Kasuri methi is sometimes spelled kasoori methi. Sometimes this herb is referred to simply as methi leaves. All are versions of the name given to dried fenugreek leaves. Fenugreek is one of those plants that provide both a culinary herb and a spice. The leaves are the kasuri methi herb and the seeds are the fenugreek spice.
The kasuri part of the name comes from the Kasur (or Kasoor) region in Punjab where fenugreek grows wild.
Fenugreek is a relative of the pea plant that was being used 6,000 years ago. Archaeological evidence shows that humans were eating the spice in 4000 BCE. The Ancient Egyptians used it as a medicine for treating burns and inducing childbirth. It was also important when preparing corpses for mummification.
In Ancient Greece, Hippocrates used fenugreek leaves and the Ancient Romans considered it an effective treatment for fevers and other conditions.
Fenugreek isn’t widely cultivated in the United States, so kasuri methi leaves are not well known. However, you may be able to find it in grocery stores that sell Indian ingredients.
Kasuri methi flavor profile
Kasuri methi has a pungent, musky smell that is similar to that of the fenugreek seed but not quite as intense. Kasuri methi has a herbaceous, savory flavor similar to a combination of celery and fennel. There is a subtle bitterness in the aftertaste.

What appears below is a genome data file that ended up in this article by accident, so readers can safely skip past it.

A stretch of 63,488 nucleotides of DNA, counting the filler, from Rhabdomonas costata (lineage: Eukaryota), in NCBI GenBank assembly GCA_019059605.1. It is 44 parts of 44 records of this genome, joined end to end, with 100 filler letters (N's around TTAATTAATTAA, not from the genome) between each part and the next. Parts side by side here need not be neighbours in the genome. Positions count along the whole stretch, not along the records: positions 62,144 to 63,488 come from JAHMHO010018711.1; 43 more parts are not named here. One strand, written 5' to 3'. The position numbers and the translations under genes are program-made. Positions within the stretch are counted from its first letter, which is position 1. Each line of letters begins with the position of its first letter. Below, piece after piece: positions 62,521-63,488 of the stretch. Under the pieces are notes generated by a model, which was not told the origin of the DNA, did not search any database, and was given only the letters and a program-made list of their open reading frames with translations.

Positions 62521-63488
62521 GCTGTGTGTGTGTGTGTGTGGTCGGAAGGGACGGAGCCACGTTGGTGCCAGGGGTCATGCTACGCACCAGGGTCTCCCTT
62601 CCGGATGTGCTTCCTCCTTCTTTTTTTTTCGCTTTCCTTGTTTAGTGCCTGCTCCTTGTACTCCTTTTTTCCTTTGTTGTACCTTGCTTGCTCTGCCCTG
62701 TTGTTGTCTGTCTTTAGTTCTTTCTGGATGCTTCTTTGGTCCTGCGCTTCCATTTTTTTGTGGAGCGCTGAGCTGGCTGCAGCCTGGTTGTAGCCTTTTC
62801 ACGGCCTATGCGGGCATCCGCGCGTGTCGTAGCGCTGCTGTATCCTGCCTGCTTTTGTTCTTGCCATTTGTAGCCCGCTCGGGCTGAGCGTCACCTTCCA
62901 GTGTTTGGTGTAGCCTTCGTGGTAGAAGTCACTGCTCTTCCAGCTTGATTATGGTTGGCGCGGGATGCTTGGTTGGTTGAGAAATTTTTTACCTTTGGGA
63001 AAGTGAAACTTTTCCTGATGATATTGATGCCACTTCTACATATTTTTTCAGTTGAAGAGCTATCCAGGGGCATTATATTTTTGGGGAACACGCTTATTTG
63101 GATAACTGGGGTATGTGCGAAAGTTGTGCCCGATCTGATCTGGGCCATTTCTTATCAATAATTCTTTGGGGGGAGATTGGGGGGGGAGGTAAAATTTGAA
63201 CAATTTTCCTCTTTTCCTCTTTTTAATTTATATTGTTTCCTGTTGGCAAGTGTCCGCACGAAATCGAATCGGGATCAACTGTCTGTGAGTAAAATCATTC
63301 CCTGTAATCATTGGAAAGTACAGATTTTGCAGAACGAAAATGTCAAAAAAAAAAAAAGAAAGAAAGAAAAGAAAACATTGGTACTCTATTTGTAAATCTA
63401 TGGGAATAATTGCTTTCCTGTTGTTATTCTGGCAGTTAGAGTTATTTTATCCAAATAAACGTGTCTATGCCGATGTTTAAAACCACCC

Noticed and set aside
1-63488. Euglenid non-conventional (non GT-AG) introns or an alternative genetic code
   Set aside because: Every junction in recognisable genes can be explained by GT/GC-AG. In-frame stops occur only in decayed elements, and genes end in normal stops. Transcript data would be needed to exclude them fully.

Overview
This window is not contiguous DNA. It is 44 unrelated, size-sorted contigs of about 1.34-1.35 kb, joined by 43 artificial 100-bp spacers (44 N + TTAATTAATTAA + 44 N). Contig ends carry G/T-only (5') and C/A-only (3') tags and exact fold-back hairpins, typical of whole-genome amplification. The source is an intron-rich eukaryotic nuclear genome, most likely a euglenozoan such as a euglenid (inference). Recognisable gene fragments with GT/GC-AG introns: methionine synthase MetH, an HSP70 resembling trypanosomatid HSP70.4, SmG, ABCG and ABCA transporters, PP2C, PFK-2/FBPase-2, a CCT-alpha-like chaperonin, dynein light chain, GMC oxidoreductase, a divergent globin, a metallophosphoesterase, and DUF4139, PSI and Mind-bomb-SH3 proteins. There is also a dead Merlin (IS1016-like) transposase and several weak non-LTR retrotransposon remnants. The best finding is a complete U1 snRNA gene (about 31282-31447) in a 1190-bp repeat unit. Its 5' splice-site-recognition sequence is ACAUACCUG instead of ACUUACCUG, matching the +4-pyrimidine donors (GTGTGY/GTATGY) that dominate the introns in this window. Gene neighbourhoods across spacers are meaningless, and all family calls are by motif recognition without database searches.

Health benefits of kasuri methi
Kasuri methi can provide compounds that you need for good health, such as:
- Vitamins: Kasuri methi is a source of vitamins C and K. The drying process removes much of the vitamin C found in the fresh leaves but not all of it.
- Flavonoids: Kasuri methi contains the flavonoids quercetin and rutin, which have powerful antioxidant properties.
- Minerals: You will get a significant amount of calcium and iron from a serving of kasuri methi.
- Fiber: Kasuri methi is a good source of dietary fiber, which is an essential nutrient for bowel and heart health.
Kasuri methi in your diet can treat certain health conditions or protect you from them. Those conditions include:
- High cholesterol: The rutin in kasuri methi helps to lower bad cholesterol, also known as LDL.
- Inflammatory conditions: The rutin in kasuri methi also fights inflammation, which means that it can protect you from heart disease and other serious conditions.
- Diabetes: The dietary fiber here can help to lower blood sugar, which may help to improve glucose tolerance.
- Constipation: The fiber in kasuri methi absorbs water in the gut, which adds bulk to stool so that it moves through the intestines quickly.
Kasuri methi often shows up among bread ingredients: it is commonly used in the doughs for naan and paratha. Another traditional way to use it is to crumble the leaves over curries that feature lamb, mutton and other gamy meats. Kasuri methi is added near the end of cooking time to the lamb stew from Iran called ghormeh sabzi. Kasuri methi can be used with vegetable curries as well. It pairs very well with lentils. It is also a great match for high-fat ingredients like butter and cream.
Kasuri methi goes very well with potatoes and is used to make the dish aloo methi. You can make a Western version by adding some of the dry leaves to mashed potatoes. Kasuri methi is also a tea herb.